The Kid's chin crinkled. "That's what I mean to do, York — try you."
And the boy planted his feet and faced the sheriff, a hand hovering above that cavalry .45.
"We have no score to settle, son."
Holding his hands up mid-chest, palms out, York took a few steps toward the Kid.
York said, "Nobody has to die this afternoon. Ride out and tell everyone how you faced down Caleb York, and how the big man was afraid to fight you."
"Are you afraid?"
"What do you think?" York sensed the Kid was about to go for the .45 and said, "Stop!"
The Kid did.
"This is a nice place," York said conversationally, nodding around. "Everybody in town likes it, the Victory. Folks like yourself, passing through, find it a surprising palace for a bump in the road like Trinidad."
The Kid's forehead furrowed. "What the hell does that have to do with the price of beans?"
An easy shrug from the sheriff. "I don't want to see this place shot up. I don't want Miss Filley, the owner, to lose a mirror. Do you know how long it takes to get a new mirror in from Denver?"
"I don't, either, but I bet it's a good while. And those hooch bottles along the counter, those don't come cheap. And this fancy wallpaper, if it got tore up by bullets —"
"Damn it, York! What the hell —"
Hands still up, as if in surrender, York said, "Let's step outside and do this in the street. Like the grown-ups. We'll face each other, and I'll even let you draw first." He raised his voice. "Everyone hear that! If this doesn't go my way, you're to let this boy ride out. This is a fight I personally sanction."
The Kid was grinning, but one eye had a tic going now.
York held open the door for the Kid, who edged over and, still facing the sheriff, slipped out on the wooden porch and went down the steps slow and careful and backward.
Tulley was at York's side now, as the sheriff still held open a single batwing door.
"Ye can't mean that, Sheriff," Tulley whispered, squinting.
York smiled out at the Kid, nodding, almost friendly, and whispered back, "Of course not. If this doesn't go my way, blow his head off his shoulders."
Tulley said, "Be a pleasure."
York, moving slow, almost casual, went down the steps. He might have been strolling out into the afternoon to enjoy the gentle breeze, but his eyes stayed tight on the Kid. This boy was dumb and foolhardy, and that was just the kind of person who wound up killing somebody like Caleb York.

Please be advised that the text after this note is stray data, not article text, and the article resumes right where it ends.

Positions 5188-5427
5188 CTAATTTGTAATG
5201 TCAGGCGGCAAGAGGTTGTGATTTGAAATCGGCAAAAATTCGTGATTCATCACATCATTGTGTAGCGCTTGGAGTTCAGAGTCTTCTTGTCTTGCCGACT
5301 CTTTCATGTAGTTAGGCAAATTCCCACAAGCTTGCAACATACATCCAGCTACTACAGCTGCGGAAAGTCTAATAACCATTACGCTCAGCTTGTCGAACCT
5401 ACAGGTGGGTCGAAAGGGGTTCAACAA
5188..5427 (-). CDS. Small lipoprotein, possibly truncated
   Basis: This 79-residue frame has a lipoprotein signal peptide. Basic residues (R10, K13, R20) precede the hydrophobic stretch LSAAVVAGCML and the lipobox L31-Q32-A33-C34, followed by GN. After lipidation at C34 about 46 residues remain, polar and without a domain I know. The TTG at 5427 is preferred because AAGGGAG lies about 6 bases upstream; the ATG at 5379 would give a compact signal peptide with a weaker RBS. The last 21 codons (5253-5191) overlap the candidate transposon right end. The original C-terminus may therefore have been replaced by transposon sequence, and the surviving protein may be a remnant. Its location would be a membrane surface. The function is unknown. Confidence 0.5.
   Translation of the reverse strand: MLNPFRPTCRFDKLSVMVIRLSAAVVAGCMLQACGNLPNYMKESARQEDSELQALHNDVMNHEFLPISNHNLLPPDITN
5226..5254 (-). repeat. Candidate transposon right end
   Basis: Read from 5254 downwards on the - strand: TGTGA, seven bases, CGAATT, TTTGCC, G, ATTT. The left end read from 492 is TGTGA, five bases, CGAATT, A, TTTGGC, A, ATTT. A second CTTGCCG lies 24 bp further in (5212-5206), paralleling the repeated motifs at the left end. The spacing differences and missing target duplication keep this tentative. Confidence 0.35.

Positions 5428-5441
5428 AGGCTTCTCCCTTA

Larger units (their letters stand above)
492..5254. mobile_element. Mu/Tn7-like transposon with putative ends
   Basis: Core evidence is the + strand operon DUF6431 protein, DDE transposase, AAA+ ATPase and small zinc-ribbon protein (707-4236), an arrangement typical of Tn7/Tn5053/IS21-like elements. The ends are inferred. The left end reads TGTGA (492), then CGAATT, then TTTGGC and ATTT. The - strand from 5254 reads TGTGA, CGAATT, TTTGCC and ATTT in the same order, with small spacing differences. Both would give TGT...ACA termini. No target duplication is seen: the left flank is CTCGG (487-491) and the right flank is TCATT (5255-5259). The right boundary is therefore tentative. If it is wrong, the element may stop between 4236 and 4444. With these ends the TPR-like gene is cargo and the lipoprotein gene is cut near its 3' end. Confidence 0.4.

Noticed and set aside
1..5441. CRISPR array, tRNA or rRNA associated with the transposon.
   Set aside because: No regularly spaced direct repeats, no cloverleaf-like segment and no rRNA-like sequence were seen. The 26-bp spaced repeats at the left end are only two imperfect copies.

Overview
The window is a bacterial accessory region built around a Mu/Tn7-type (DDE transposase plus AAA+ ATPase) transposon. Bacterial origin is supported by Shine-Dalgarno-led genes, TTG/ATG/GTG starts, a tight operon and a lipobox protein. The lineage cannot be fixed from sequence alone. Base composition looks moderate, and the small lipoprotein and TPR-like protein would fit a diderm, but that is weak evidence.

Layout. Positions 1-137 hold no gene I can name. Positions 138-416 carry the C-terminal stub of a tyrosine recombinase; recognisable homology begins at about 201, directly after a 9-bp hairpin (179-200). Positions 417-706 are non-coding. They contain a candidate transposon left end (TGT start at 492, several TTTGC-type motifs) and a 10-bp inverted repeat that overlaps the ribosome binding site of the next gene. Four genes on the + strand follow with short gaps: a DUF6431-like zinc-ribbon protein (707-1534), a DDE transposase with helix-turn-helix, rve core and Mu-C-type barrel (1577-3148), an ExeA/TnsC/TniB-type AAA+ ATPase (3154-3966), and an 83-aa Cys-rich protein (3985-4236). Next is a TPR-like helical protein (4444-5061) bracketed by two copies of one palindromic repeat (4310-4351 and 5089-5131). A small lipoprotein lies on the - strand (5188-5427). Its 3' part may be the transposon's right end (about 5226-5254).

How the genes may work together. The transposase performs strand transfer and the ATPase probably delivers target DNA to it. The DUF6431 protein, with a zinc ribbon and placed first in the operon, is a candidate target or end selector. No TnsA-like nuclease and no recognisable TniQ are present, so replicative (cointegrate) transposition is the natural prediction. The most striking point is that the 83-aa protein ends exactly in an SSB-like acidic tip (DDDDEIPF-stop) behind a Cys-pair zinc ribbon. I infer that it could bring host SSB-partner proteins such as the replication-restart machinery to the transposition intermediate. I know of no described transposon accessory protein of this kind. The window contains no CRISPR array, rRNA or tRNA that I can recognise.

York raised his hands again mid-chest, palms out, and approached the Kid.
"Okay, son. You position yourself down there by the Mercantile. I'll stay right where I am."
"Hell no! I'll stay here, and you go down there."
York shrugged. "Fine. Do I have your word you'll let me get that far?"
"You got my damn word! I don't mean to have it said I bushwhacked Caleb York."
"Of course not," York said, with that easy smile. "This will be a fair fight between two men of honor."
The forehead on the roundish face squinched in thought, as if these words needed interpretation. "Right," the Kid managed to say. "Fair fight. A duel. Like in olden times."
"Like in olden times. We best shake on it."
York held out his hand, and the boy immediately accepted it. Then York clasped hard and twisted harder. The bones breaking sounded like distant gunshots.
Then the Kid was on his knees and screaming at the sky.
York leaned down, plucked the big gun from the boy's holster like a dandelion, and handed it to a grinning Tulley, who had come rattling down the steps when he saw what his boss was up to.
With a hand on Tulley's shoulder, York said, "Go get Doc Miller. He'll have to set that hand." Then he crouched and faced the weeping would-be gunslinger. "We'll get you fixed up, son."
"You ... you bastard!"
York shook his head. "That hand, though, it'll never be the same. Unless you're ambidextrous."
"Ambi ... ambi what?"
"Unless you can shoot just as well with your left hand."
"'Course I can't, you miserable son of a bitch."
"Well, you can always go off and practice for six months or so. When you're good enough as a southpaw, you come look me up, hear?"
The friendly tone seemed to confuse the Kid, who had no apparent sense of irony.
Then York gripped the boy's shoulder, hard, hard enough to make him wince, despite the pain his broken hand was already providing. The eyes in the round bundle of tics that was Kid McCurdy's face looked at York, whose smile disappeared into cold nothing.
"But if you do," he said, "I will kill you. You get just this one pass."
York rose from his crouch, dusted his knees off, and waited for his deputy to bring the doctor. The boy was a whimpering pile of bony humanity who'd likely never had a worse day.
Or a better one.CHAPTER 2
Willa Cullen, the only female at the meeting of the Trinidad Citizens Committee, was in attendance at the sufferance of the men, who knew her blind father — however he might resent or even deny it — required her aid. She had, for example, driven the buckboard into town from the ranch this morning.
The young woman — she had just turned twenty-three — was a familiar tomboy sight in Trinidad, attired today, as she so often was, in a red-and-black plaid shirt and denims and stirrup-friendly boots, her golden hair up and braided in back in a fashion that, like her lovely features and tall, shapely frame, suggested her late mother's Swedish heritage. So did her cornflower-blue eyes in their long-lashed setting.
Seated with her in a semicircular arrangement of chairs at the back of Harris Mercantile was a group of citizens who included both local merchants and ranchers, their attire sharply distinguishing which was which. One of the latter, seated beside her, was the rather shrunken figure of her father, George Cullen.(Continues…)
Excerpted from "The Bloody Spur"
Copyright © 2018 Mickey Spillane Publishing LLC.